Emmanouil Sp. Anastopoulos, Dissertation, Teaching Economic Theory "Why examples should precede theory", Middlesex University.
The fact that there are students and listeners who show less ‘interest’ with regard to what they are listening to in a lecture hall or classroom compared to other listeners, is a common enough phenomenon. The question ‘of what interest is that to me?’ is often heard.
In other words, there are reasons why part of an audience is ‘activated’ (as if someone touches those sensitive cords or satisfies certain needs), while at the same time the same reasons or lack of other reasons neutralize the rest of the listeners or just make no difference to them at all.
A speaker-teacher’s personality undoubtedly constitutes one of the most basic reasons, since it has to contain many other principles of the efficient public speaker, Lucas (2004:7-8) apart from the leader’s physique. Among other factors which affect his efficiency as a speaker are:
- Good thought organization according to a logical and chronological order. (Organizing the thoughts logically)
- Adapting what we want to pass on the needs of the audience at any given time. (Tailoring the message to the audience)
- Careful observation of listener’s reactions.
(Adapting to listener feedback)
In a more analytical approach, we would be able to refer to the use of different ‘teaching methods’ so as the message we convey can become part of the maximum possible number of listeners. As is claimed in his book, Bruner’s (1960:11-16), ‘We begin with the hypothesis that any subject can be taught effectively in some intellectually honest form to any child at any stage of development (ibid:33).’
Although it is neither our purpose to claim that any given subject should necessarily be of interest to any person, since in such a case we would be ignoring the ‘individuality’ of people, nor of course to refer top the principles of teaching themselves, we believe it would be useful to present the most important principle, that of providing motives in order to achieve personal goals, Byars & Rue (2003:195).
However, for the sense of motive to work in the researched issue, students should firstly understand in what way what they learn-economics lessons- are related and applied (become useful) in their everyday lives. Otherwise, they will regard the news-message as something ‘alien’ to their interests.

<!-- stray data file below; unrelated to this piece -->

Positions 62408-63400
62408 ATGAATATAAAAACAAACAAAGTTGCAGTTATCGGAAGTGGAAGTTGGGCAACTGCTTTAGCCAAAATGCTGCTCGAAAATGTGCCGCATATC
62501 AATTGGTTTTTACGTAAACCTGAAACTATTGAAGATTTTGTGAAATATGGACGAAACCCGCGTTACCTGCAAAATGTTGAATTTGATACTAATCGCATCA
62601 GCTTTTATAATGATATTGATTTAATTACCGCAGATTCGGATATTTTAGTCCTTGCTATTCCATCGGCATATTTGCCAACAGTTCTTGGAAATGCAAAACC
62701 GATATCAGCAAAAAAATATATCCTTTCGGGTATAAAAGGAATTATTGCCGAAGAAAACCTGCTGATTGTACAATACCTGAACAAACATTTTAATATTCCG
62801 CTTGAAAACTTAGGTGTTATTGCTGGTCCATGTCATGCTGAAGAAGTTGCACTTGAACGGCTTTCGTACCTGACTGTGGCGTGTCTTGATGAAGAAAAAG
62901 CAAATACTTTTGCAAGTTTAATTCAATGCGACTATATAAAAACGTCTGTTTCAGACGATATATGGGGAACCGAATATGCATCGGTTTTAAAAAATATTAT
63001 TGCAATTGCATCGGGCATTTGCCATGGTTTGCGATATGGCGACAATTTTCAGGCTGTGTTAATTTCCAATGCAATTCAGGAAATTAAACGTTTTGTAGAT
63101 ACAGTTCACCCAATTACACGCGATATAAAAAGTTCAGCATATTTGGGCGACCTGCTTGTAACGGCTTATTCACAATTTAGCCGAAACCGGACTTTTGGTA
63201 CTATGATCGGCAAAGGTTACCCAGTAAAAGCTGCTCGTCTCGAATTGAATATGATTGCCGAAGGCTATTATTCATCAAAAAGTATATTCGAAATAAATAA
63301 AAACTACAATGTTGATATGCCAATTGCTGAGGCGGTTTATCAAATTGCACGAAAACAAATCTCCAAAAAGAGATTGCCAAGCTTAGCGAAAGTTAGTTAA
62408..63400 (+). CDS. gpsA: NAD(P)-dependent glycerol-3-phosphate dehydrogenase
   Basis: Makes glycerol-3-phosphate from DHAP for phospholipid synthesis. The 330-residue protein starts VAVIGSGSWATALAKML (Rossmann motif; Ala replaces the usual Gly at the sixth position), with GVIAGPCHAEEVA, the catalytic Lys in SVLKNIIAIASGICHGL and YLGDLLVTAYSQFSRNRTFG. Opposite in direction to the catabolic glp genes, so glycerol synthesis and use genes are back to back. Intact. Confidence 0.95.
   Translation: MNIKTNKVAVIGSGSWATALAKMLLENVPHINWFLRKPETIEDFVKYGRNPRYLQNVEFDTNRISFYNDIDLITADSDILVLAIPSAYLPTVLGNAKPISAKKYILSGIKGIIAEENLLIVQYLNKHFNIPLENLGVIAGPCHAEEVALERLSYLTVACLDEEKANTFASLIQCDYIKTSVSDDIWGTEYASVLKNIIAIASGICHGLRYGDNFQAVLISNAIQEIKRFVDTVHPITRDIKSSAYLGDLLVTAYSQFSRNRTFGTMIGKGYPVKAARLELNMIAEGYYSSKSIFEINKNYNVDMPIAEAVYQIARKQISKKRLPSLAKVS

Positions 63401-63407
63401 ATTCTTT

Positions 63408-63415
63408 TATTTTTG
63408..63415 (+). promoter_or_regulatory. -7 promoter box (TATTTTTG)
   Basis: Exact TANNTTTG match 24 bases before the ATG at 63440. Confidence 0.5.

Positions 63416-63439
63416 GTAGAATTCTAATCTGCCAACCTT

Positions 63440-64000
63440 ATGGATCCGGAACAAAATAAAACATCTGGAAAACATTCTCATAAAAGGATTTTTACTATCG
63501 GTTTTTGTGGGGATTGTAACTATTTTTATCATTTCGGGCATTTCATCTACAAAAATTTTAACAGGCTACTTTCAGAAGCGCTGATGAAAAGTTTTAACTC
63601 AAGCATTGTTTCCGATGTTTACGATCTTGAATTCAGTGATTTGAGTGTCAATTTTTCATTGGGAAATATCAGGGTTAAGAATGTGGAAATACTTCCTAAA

At this point ‘steps in’ the teacher’s ability to support what he wants to effectively pass on, Lucas (2004:175), ‘Among others with the use of examples, statistics and testimony.’
Undoubtedly, the components of the above ‘supporting material’ act in cooperation and therefore have a joint usefulness. Nevertheless, the use of examples (of a concise or extended type or even hypothetical ones), is considered of use even on its own. The example by itself ‘shortens’ the distance between theory and action, allows the ‘faraway’ to become ‘near’, and when it refers to our everyday activities then it nullifies the ‘of what use is that to me’ and replaces it with the ‘I really do experience this daily’.
Finally we believe that through this quality it has, the example activates people who were considered ‘indifferent’ to certain subjects or renderings, as in the case we are examining, renderings from the field of economics the knowledge, understanding and analysis of which, is considered extremely important nowadays.
The above thoughts have led to the writing of this project in which the effort is focused on the chronological order of the example in relation with the theory. Namely, example should precede the theory when teaching economics.
Dissertation, Teaching Economic Theory "Why examples should precede theory", Emmanouil Sp. Anastopoulos, Middlesex University.